When most people think of Halloween they envision pumpkins, fancy dress costumes, and scary movies. But very few know how this popular holiday began.
It all started as a Celtic festival known as Samhain (pronounced sow’inn). The festival would be held on November 1st each year and it was believed that the night before the festival, the dead would return as ghosts.
People would leave food and wine on their doorsteps to keep spirits at bay. They’d also wear masks when they left the house so that they’d be mistaken for fellow ghosts. Formal ceremonies would often be held around a large bonfire, with locals burning crops and animals as sacrifices.
All Saints Day
In the 800s AD, the early Church of England designated 1st November as ‘All Saints Day’ to honor saints and martyrs. Led by Pope Boniface IV, the church labelled 31st October as ‘All Hallows Eve’.
All Souls Day
Approximately 200 years later, the church made 2nd November ‘All Souls’ Day’, a day to honour the dead. In a similar way to the original Samhain festival, it would involve big bonfires, parades and dressing up in costumes. Costumes of saints, angels and devils were most popular.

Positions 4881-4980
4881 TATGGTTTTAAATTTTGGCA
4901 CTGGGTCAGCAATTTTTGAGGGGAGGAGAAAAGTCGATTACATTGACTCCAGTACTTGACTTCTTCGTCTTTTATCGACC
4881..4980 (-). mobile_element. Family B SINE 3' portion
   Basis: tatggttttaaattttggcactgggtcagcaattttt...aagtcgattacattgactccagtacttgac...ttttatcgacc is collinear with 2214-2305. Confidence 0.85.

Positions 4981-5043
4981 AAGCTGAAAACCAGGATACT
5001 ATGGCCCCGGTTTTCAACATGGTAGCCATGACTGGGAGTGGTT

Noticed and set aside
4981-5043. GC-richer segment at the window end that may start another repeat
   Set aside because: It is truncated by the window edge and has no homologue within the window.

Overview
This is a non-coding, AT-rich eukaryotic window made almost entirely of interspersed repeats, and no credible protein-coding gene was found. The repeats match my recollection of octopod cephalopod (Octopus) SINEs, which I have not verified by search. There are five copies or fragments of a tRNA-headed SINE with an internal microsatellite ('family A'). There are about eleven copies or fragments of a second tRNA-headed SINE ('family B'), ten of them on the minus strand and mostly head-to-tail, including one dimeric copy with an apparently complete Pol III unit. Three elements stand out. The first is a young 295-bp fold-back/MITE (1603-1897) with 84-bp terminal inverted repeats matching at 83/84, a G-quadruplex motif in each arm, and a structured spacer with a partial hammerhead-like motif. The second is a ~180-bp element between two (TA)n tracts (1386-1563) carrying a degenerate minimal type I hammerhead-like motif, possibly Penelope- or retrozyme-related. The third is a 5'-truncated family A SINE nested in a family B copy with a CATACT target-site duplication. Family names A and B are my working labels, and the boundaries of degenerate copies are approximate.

Souling and Guising
We’re all too familiar with the ‘trick or treating’ phenomenon and although it’s a modern tradition, its roots could be dated back to Medieval Britain. Many historians believe it was inspired by two popular trends ‘souling’ and ‘guising’.
On 2nd November each year, the poor would beg for pastries and food and in return, they would pray for other people’s dead relatives. This was known as ‘souling’.
Guising involved telling jokes and performing tricks while wearing fancy dress costumes. In exchange, these people were given food and money.
Taking Halloween to America
As Europeans began to move to America, they took their favourite Halloween traditions with them. Over time, these traditions merged together and a distinctly American version of Halloween began to emerge. At first, festivities often involved celebrating the harvest, telling each other’s fortunes, sharing ghost stories, dancing and singing.
Eventually, Halloween took its current form and the tradition of wearing costumes, trick or treating, watching scary movies and carving pumpkins became commonplace. Although Halloween’s origins began in Europe, you could argue that America helped it become what it is today.
Considering how much Halloween has changed over the centuries, it’s interesting to imagine how this popular autumn festival will continue to evolve as time goes by. Fifty years from now, will we still be telling ghost stories and bobbing for apples or will we have adopted completely different traditions instead?